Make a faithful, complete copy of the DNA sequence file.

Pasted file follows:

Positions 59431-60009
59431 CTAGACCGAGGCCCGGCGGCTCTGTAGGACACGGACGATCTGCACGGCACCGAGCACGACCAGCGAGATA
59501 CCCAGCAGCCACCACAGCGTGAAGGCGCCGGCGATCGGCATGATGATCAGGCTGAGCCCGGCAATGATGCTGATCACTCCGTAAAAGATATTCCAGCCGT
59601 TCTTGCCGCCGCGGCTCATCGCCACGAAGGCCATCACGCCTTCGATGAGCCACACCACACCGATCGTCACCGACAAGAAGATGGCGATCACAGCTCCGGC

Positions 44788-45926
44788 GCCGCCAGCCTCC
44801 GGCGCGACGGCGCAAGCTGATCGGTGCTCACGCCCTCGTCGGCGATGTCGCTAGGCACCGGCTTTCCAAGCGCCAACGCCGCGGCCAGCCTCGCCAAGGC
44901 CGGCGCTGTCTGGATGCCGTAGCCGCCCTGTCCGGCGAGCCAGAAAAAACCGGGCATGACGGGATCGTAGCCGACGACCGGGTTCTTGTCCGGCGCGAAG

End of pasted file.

Positions 59431-60009
59431 CTAGACCGAGGCCCGGCGGCTCTGTAGGACACGGACGATCTGCACGGCACCGAGCACGACCAGCGAGATA
59501 CCCAGCAGCCACCACAGCGTGAAGGCGCCGGCGATCGGCATGATGATCAGGCTGAGCCCGGCAATGATGCTGATCACTCCGTAAAAGATATTCCAGCCGT
59601 TCTTGCCGCCGCGGCTCATCGCCACGAAGGCCATCACGCCTTCGATGAGCCACACCACACCGATCGTCACCGACAAGAAGATGGCGATCACAGCTCCGGC

Positions 44788-45926
44788 GCCGCCAGCCTCC
44801 GGCGCGACGGCGCAAGCTGATCGGTGCTCACGCCCTCGTCGGCGATGTCGCTAGGCACCGGCTTTCCAAGCGCCAACGCCGCGGCCAGCCTCGCCAAGGC
44901 CGGCGCTGTCTGGATGCCGTAGCCGCCCTGTCCGGCGAGCCAGAAAAAACCGGGCATGACGGGATCGTAGCCGACGACCGGGTTCTTGTCCGGCGCGAAG